News & Horrors from the last two weeks

Better Too Late Than Never: Stephen Harper Vs. The Environment

The leaders of the Group of Seven nations released a joint pledge on June 8 to bring an end to the burning of fossil fuels by the year 2100.

Good job, everyone. Slow. Clap.

The statement, which marked the conclusion of the G7 summit in Germany, was even signed by Canadian Prime Minister Stephen Harper, long under fire for his administration’s reputation for impeding any kind of international action to halt human-caused climate change.

Harper, who will be 141 at the end of the century, is not expected to attend celebrations marking the successful achievement of the G7 target.

After the announcement, Harper reassured business leaders that the economy would not be sacrificed to save the environment.

“Nobody is going to start to shut down their industries or turn off the lights,” Harper told reporters. “To achieve these kinds of milestones over the decades to come will require serious technological transformation.”

He went on to tout his government’s substantial investments in the technology needed for a post-carbon economy.

Britt Hall, a University of Regina biologist and one of the scientists involved with the Coalition to Save The Experimental Lakes Area, argued that the Harper government’s shift away from funding basic scientific research and onto supporting technological innovation with industry partners undermines Canada’s ability to innovate.

“Technology will be important in how we deal with this,” said Hall. “But Canada, at the rate that we’re investing in basic research, will not be part of that solution because we are not investing in the basic building blocks of research.”

“The technology is the widget. It’s the thing that’s a result of all the other processes. And this government is systematically drilling holes in that base. The foundation is not there to make those huge technological advances that we’re going to require to get to being fossil-fuel free,” she concluded. /Paul Dechene

Truth And Consequences: Stephen Harper Vs. The TRC

I was supposed to write something for this issue’s What Just Happened about the Truth and Reconciliation Commission report that was released May 31.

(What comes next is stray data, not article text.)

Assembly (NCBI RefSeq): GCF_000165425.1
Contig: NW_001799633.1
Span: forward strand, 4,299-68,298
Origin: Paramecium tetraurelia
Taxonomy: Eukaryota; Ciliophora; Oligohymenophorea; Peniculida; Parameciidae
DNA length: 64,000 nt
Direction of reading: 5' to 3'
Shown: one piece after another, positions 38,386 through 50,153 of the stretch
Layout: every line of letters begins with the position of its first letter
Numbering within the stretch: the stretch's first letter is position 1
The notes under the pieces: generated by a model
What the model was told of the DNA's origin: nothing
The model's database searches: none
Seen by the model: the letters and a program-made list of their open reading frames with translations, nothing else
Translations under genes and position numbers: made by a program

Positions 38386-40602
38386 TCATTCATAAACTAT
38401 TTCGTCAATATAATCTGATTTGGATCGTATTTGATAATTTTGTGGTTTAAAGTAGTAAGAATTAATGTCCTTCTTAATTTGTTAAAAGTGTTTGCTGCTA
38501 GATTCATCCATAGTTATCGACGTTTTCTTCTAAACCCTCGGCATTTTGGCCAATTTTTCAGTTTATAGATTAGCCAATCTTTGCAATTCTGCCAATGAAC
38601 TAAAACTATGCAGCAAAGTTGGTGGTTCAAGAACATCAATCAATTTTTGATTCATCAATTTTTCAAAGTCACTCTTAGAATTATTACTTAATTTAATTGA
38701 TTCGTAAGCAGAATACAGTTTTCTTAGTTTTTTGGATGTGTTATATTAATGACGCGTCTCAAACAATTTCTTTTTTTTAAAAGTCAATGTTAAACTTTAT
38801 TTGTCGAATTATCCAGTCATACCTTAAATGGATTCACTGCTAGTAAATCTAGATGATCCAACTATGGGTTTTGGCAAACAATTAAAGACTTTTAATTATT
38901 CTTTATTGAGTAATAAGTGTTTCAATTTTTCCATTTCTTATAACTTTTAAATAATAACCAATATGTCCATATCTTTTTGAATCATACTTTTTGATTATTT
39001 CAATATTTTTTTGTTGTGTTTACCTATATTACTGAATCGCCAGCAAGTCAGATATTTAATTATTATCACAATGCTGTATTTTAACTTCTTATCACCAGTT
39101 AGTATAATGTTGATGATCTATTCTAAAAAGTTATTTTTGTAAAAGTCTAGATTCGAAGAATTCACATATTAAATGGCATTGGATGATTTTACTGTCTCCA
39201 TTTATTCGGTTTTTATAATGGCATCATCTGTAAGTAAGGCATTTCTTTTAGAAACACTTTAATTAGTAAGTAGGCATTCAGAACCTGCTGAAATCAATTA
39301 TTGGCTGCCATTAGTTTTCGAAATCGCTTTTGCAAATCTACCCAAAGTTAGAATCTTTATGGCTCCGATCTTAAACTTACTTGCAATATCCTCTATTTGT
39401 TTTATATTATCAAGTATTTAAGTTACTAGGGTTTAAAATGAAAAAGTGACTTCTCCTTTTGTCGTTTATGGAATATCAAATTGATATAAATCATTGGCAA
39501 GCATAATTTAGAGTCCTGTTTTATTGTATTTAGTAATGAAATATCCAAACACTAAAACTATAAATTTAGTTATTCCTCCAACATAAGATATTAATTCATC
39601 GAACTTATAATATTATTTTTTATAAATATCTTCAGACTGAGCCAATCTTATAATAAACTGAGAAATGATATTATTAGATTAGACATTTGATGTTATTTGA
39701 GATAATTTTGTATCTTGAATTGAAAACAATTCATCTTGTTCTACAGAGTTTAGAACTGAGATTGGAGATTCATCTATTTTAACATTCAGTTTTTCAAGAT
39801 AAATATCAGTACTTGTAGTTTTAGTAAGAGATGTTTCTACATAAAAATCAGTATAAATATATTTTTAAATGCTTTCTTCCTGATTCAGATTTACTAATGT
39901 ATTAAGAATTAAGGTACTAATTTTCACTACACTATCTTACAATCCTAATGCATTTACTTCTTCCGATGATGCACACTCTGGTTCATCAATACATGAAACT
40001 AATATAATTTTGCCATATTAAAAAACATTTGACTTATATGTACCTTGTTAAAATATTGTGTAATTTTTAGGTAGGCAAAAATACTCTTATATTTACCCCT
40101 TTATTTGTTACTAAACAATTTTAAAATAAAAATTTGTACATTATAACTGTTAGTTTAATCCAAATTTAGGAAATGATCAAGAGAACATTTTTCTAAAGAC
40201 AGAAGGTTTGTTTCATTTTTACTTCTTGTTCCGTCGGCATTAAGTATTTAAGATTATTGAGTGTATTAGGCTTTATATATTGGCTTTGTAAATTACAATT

I can’t. I failed. The details in the report are too awful. The scope of the residential schools atrocity is too massive. My detached, ironic mode of writing is next to useless for this subject.

There are better writers for this.

I can however throw out numbers: 6,740 witness statements; 1,355 hours of testimony; six years of work by the TRC; all of which culminates in a list of 94 recommendations. Two male Caucasians running to be prime minister, Thomas Mulcair and Justin Trudeau, have said they’ll institute some or all of these recommendations if elected to office.

The other male Caucasian involved in the upcoming electoral race, Stephen Harper, our current PM, has been more circumspect.

Justice Murray Sinclair, the TRC chair, has levelled criticisms at male Caucasian Harper for the latter’s unwillingness to fully adopt the United Nations Declaration on the Rights of Indigenous Peoples. Canada is the only UN nation to reject that declaration. Harper has dismissed the UNDRIP as an “aspirational document” and said that it is unnecessary in Canada as indigenous rights are enshrined in the constitution.

Meanwhile, at the June 2 event at which the TRC report was unveiled, Aboriginal Affairs Minister Bernard Valcourt refused to join a standing ovation after Justice Sinclair called for a national inquiry into missing and murdered aboriginal women.

And thus, Valcourt — seated, arms crossed — single-handedly defined how the nation will remember the Harper government’s response to the TRC recommendations. /Paul Dechene